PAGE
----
Validating the Uganda Pig Value Chain Impact
Pathway(s)
Michael Kidoido
Uganda Smallholder Pigs Value Chain Impact
Pathway...
Background
• The Livestock and Fish CG Research Program is
implemented by a 4 CG center partnership:
 ILRI, CIAT, ICARDA,...
• However the program is:
 Complicated (multi-level and multi-site)
 Complex (emergent outcomes)
• Therefore:
Not easy ...
• Are result chains that represent the various steps that
lead to having impact at scale, through successive stages
of out...
Why develop Impact Pathways?
• To demonstrate program rationale
• To guide program planning
• To provide a foundation for ...
• Research information, new technologies and
practices
• New approaches for putting research into action
 Capacity develo...
• Also include research outcomes
 Change in knowledge, awareness and skills
 Change in capacity of beneficiaries and int...
• New policies and policy instruments
• New or better functioning institutions
(formal or informal)
 Functional seed dist...
• Increase productivity for beneficiaries
• Improved distribution of opportunities, income,
food security and nutrition be...
• Enhanced livelihoods in target domain across
the program
 Increased food security
 Reduced rural poverty
 Reduced und...
Generic program Impact Pathway(s)
Livestock and Fish program Intermediate
Development outcomes (IDOs)
 Program’s direct benefits and enabling environment
o...
1. Increased livestock and fish productivity in small-
scale production systems for the target
commodities.
2. Increased q...
4. Increased consumption of the target commodity
responsible for filling a larger share of the nutrient gap
for the poor, ...
Theory of change (TOC)
• Explicit identification of the ways by which change is expected to occur from
output to outcome a...
Set of Assumptions for the value chain IP
• Addressing whole value chain will improve relevance,
uptake and effectiveness ...
• Pro-poor value chains can compete and generate
sufficient incentives to promote investment in
intensification.
• The poo...
• Focusing on a few value chains might limit geographical
spread of research benefits.
• Social inequalities bar women and...
Program M&E/IA next steps
• Finalize ToC/IP at program and value chain/country
levels
– develop IP narratives from value c...
Objectives of the workshop
 Communicate and validate the program’s intervention
logic in the development of the fish valu...
CGIAR is a global partnership that unites organizations engaged in research for a food secure future. The CGIAR Research
P...
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Validating the Uganda Pig Value Chain Impact Pathway(s)

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Presented by Michael Kidoido at the Uganda Smallholder Pigs Value Chain Impact Pathways Workshop, Kampala, Uganda, 27-28 June 2013

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Validating the Uganda Pig Value Chain Impact Pathway(s)

  1. 1. Validating the Uganda Pig Value Chain Impact Pathway(s) Michael Kidoido Uganda Smallholder Pigs Value Chain Impact Pathways Workshop Kampala, Uganda, 27-28 June 2013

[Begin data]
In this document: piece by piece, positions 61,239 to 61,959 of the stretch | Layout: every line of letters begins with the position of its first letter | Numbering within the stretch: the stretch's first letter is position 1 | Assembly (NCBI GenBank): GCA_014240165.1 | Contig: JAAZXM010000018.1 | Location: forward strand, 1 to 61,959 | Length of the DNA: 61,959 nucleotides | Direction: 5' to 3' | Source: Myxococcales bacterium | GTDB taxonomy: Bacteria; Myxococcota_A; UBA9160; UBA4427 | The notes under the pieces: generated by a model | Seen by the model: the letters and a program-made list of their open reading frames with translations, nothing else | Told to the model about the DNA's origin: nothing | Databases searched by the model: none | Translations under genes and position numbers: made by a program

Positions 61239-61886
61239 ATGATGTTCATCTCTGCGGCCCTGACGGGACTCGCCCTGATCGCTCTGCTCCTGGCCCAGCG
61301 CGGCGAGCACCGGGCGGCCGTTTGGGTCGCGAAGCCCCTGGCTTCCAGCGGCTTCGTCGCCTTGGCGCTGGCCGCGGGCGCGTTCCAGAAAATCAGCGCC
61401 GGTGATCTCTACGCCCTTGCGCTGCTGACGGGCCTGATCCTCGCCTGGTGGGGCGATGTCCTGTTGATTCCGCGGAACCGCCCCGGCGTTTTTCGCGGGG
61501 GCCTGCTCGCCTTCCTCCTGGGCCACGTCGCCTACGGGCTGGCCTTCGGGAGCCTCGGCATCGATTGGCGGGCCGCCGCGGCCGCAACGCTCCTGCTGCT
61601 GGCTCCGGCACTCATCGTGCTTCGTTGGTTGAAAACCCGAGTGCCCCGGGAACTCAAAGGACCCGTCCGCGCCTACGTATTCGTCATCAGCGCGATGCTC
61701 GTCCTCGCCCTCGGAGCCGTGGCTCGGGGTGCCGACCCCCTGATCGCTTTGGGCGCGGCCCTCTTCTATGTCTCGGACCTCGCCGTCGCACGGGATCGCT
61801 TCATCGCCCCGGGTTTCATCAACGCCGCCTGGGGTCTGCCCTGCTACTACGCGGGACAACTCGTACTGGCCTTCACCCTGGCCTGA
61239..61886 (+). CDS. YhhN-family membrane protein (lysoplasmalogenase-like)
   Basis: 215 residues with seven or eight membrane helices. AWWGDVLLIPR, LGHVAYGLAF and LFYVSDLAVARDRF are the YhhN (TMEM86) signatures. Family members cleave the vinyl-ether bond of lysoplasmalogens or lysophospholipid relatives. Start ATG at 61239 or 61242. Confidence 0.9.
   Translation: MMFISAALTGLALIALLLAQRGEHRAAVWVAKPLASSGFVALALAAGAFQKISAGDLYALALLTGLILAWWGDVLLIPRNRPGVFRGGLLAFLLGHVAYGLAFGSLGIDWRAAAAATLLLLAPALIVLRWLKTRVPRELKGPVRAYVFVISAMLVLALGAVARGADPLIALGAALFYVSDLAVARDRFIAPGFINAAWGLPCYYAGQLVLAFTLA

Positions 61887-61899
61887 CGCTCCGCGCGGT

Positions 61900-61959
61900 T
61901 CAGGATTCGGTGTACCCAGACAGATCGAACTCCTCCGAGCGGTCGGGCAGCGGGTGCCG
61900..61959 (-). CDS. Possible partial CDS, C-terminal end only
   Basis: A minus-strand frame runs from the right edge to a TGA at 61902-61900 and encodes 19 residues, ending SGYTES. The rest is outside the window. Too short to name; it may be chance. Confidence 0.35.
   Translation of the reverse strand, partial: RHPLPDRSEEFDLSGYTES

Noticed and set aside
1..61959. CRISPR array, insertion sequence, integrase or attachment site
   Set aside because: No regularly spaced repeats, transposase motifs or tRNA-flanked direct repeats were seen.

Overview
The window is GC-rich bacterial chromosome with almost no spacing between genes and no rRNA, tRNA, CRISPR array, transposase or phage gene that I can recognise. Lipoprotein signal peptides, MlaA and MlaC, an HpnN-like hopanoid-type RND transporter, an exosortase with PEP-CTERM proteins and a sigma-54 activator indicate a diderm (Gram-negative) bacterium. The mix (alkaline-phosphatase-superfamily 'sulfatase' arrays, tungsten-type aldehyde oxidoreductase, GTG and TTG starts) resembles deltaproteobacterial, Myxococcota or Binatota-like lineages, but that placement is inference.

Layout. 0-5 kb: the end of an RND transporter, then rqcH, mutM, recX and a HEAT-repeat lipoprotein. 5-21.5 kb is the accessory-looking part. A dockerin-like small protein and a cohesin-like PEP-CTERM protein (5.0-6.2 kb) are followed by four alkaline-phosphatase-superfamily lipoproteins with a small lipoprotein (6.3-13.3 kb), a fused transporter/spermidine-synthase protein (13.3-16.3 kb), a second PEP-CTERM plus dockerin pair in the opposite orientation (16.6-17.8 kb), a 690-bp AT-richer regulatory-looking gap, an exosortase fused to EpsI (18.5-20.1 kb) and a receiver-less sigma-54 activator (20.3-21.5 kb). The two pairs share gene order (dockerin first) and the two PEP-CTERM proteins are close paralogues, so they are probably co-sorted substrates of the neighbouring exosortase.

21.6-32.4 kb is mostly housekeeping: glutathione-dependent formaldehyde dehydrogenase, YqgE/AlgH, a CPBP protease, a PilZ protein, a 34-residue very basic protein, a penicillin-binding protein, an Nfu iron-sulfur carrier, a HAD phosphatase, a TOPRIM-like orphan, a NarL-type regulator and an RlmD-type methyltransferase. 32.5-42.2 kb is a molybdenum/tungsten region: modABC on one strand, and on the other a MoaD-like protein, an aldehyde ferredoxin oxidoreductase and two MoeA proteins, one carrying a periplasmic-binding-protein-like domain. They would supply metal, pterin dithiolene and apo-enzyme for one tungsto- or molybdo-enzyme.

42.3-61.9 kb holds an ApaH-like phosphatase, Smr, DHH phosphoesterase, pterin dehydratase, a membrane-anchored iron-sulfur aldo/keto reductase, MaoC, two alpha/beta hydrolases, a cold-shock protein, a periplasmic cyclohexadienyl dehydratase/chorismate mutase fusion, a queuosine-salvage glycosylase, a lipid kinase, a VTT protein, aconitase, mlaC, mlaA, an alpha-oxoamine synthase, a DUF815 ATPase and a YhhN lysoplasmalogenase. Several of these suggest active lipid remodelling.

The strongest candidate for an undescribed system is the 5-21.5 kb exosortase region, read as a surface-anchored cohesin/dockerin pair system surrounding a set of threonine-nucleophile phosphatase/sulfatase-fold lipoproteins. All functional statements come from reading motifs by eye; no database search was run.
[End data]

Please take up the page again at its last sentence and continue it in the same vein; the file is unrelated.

2. 2. Background • The Livestock and Fish CG Research Program is implemented by a 4 CG center partnership:  ILRI, CIAT, ICARDA, and WorldFish • It works in 9 well selected value chains worldwide:  Pig (Uganda and Vietnam), dairy (Tanzania and India) and dual purpose cattle (Nicaragua), small ruminants (Ethiopia and Mali), and fish (Egypt and Bangladesh) • Program’s approach:  Delivering impact through improving value chain performance  Creating International Public Goods (IPGs)- internationally accessible knowledge
  3. 3. • However the program is:  Complicated (multi-level and multi-site)  Complex (emergent outcomes) • Therefore: Not easy to predict whether the planned interventions will deliver the benefits as predicted. Not sure whether value chain actors will put to use the interventions to improve themselves. • Thus constructing well validated impact will improve program’s probability of achieving impact.
  4. 4. • Are result chains that represent the various steps that lead to having impact at scale, through successive stages of outcomes, as a result of adoption and use of outputs by different actor types at different stages • IPs can be represented by narratives or flow diagrams • But most frequently as graphics. Development Outcomes Impact Research Outputs Research Outcomes Impact Pathways (IPs)
  5. 5. Why develop Impact Pathways? • To demonstrate program rationale • To guide program planning • To provide a foundation for program Monitoring, Evaluation and Learning (ME&L) • To provide impact hypotheses for ex- post Impact Assessment (IA)
  6. 6. • Research information, new technologies and practices • New approaches for putting research into action  Capacity development  Professional development courses  On the job trainings and activities • Engagement events and networks  Communication campaigns  Innovative platforms Research outputs Could be information and understanding
  7. 7. • Also include research outcomes  Change in knowledge, awareness and skills  Change in capacity of beneficiaries and intermediaries Capacity change outcomes Behavioral change outcomes • Change in actual practices of beneficiaries and “next users”  Land use planners using GIS maps  Smallholders adopt improved crop varieties  NARES approach to soil management adapted to local conditions
  8. 8. • New policies and policy instruments • New or better functioning institutions (formal or informal)  Functional seed distribution system  Increased value chain productivity  Policies for improved use of natural resources adopted Enabling environment outcomes